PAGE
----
Further to the invalidation of the Safe Harbor by the European Court of Justice on 6 October 2015, the legal uncertainty on personal data transfers to the U.S. may - hopefully - come to an end in the near future.

Following the signature by President Obama of the Judicial Redress Act on 24 February 2016, the Commission revealed the EU - U.S. Privacy Shield package on 29 February. Like the invalidated Safe Harbor, the EU-U.S. Privacy Shield is based on a system of annual self-certification by which U.S. organisations commit to a set of privacy principles issued by the U.S. Department of Commerce ("Privacy Principles"). To validate the EU-U.S. Privacy Shield, the Commission has prepared a draft "adequacy-decision" to which the Privacy Principles are annexed as well as letters from various representatives of U.S. institutions.

This framework is presented by the Commission as final, yet will be subject to the following further validation steps: (i) first the Article 29 Working Party (WP 29 - the EU advisory body) will assess the documents in order to give its opinion on 13 April 2016, (ii) then the Member States will give their opinion in comitology and lastly, (iii) the "adequacy-decision" will be submitted for adoption to the College of Commissioners.

What are the Shield's key points?

In its Q&A on the EU-U.S. Privacy Shield, the Commission stated that the new framework "will protect the fundamental rights of Europeans where their data is transferred to the United States and ensure legal certainty for businesses". In order to meet this achievement, the Commission centred its focus on the following key points:

  1. Strong obligations on companies and robust enforcement
  • Effective supervision mechanisms to ensure that companies follow the rules they have legally committed to uphold, namely consisting of robust obligations on how personal data is processed and individual rights are guaranteed, by means of:
    • Tightened conditions and stricter liability provisions for Privacy Shield companies that transfer EU data, for instance for sub-processing activities, to third parties outside the framework, whether in the U.S. or in other third countries;
    • Regular and rigorous monitoring of how companies comply with their commitments and eradication of companies that falsely claim adherence to the scheme;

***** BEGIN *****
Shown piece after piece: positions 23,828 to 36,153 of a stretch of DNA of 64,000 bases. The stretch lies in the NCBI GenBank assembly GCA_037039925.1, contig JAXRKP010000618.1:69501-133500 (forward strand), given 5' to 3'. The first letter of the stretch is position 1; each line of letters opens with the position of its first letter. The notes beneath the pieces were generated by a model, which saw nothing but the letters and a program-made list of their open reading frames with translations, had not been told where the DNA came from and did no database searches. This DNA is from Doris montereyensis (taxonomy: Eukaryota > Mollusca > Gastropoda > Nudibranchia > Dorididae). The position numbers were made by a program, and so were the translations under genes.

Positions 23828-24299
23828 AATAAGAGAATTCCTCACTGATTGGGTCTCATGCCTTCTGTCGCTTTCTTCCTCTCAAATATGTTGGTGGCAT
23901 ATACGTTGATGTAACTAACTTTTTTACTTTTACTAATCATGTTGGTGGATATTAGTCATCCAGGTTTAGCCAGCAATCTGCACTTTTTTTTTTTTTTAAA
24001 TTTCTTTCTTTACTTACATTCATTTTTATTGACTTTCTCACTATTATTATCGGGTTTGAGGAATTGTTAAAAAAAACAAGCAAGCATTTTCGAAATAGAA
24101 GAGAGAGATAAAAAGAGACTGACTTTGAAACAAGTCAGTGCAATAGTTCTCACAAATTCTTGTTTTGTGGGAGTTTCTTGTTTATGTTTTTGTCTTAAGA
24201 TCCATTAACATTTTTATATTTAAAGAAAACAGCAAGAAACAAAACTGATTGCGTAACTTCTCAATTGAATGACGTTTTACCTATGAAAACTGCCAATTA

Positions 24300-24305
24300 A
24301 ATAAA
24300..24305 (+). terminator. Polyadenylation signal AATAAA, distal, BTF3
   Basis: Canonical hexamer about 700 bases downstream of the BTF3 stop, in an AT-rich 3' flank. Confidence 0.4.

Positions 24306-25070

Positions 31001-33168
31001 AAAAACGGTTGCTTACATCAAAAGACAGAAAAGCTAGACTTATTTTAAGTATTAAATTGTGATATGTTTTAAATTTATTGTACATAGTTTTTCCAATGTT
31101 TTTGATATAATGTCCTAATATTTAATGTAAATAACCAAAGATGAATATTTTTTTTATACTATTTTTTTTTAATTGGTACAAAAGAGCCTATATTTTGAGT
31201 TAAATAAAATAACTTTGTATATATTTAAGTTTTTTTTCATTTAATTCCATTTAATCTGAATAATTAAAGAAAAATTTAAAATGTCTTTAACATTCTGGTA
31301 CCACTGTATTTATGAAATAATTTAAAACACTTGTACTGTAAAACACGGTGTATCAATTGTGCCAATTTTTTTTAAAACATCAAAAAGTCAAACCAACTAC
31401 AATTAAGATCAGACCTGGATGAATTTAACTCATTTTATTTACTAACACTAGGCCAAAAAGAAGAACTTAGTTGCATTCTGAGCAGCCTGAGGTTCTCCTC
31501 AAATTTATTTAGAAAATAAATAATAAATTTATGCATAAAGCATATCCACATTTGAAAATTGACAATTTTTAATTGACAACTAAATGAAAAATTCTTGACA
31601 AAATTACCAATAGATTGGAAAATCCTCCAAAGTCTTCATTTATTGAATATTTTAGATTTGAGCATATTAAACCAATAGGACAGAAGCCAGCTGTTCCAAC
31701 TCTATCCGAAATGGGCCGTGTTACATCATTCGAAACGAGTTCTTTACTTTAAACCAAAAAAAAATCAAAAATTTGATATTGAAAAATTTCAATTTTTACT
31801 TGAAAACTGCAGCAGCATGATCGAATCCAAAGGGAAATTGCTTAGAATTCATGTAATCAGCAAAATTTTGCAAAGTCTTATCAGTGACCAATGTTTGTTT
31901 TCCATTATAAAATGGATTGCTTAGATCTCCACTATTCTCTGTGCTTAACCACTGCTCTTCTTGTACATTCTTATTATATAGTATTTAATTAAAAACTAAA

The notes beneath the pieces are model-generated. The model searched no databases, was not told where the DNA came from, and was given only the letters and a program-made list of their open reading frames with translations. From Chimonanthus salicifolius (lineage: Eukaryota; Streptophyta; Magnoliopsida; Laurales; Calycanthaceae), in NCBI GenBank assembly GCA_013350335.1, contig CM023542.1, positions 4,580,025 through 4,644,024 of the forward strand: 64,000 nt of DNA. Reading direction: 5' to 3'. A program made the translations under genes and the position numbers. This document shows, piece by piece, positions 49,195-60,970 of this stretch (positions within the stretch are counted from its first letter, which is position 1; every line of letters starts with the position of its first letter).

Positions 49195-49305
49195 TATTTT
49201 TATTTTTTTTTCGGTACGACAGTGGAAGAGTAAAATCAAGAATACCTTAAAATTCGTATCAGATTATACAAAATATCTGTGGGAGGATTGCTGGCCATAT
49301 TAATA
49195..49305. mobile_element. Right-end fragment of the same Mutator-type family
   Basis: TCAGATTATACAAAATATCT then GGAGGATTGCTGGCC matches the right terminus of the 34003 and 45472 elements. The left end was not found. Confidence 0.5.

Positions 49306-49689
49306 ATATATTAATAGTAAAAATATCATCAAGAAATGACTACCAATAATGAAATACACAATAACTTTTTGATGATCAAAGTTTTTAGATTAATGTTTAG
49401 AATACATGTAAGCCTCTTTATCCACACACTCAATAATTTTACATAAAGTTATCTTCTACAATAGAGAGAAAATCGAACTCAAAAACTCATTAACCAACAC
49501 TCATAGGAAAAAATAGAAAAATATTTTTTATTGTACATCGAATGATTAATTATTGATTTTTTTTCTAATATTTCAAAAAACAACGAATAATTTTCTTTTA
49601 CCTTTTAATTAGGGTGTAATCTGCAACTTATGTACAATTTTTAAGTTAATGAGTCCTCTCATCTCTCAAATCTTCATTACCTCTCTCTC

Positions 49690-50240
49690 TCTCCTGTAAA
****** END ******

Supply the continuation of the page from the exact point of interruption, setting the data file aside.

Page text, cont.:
• Making Companies' commitments legally binding and enforceable under U.S. law by the Federal Trade Commission, whereby non-compliance can be punished with severe sanctions. 
  1. Clear limits and safeguards with respect to U.S. government access
  • For the first time, written representations and assurances from the U.S. government that access by public authorities for law enforcement, national security and other public interest purposes will be subject to clear limitations, safeguards and oversight mechanisms;
  • Redress mechanism for EU data subjects in the area of national security through an Ombudsperson:
    • who will be independent from the national security authorities and
    • whose tasks will be to follow-up complaints and enquiries by EU individuals into national security access and confirm compliance or remedied non-compliance;
  • The abovementioned safeguards are applicable to all personal data transferred to the U.S. for commercial purposes, irrespective of the basis used to transfer those data (not only for to Privacy Shield transfers).
  1. Effective protection of EU individuals’ privacy rights with several redress possibilities 
  • Companies commit to reply to complaints within 45 days;
  • Companies handling HR data from the EU commit to comply with the decisions of the competent EU data protection supervisory authority (DPA) (other companies may voluntarily make such a commitment);
  • Possibility for individuals to take their complaint to their ‘home’ DPA which will work with the Department of Commerce and the Federal Trade Commission to facilitate the investigation and resolution of the respective claim within a reasonable timeframe;
  • As a last resort: recourse to the so-called Privacy Shield Panel, a dispute resolution mechanism that can take binding and enforceable decisions against U.S. Privacy Shield companies.  
  1. Annual joint review mechanism of the EU-U.S. Privacy Shield 
  • Monitoring and review of the EU-U.S. Privacy Shield by the Commission and the U.S. Department of Commerce, supported by the EU data protection authorities, the U.S. national security authorities and the Ombudsperson;
  • Consequence of non-compliance with the EU-U.S. Privacy Shield: activation of the suspension process of the EU-U.S. Privacy Shield.

The Shield's first resistance tests

Maximilian Schrems, who introduced the claim on the basis of which the CJEU declared the Safe Harbor invalid, reacted quickly to the Commission's press release. He considers that the new framework does not resolve the fundamental issues of U.S. mass surveillance and the lack of U.S. personal data protection.

On the same day, the WP 29 issued a statement in which it announced that the documents will have to be analysed with great attention given the need for restoring trust in transatlantic data flows.

Further to this assessment, the WP 29 will equally consider whether the current transfer mechanisms - Standard Contractual Clauses (SCC) and Binding Corporate Rules (BCR) - can still be used for personal data transfers to the U.S.. In its statement dated 3 February 2016, the WP 29 considered that the SCC and BCR can still be used for existing transfer mechanisms of personal data to the U.S..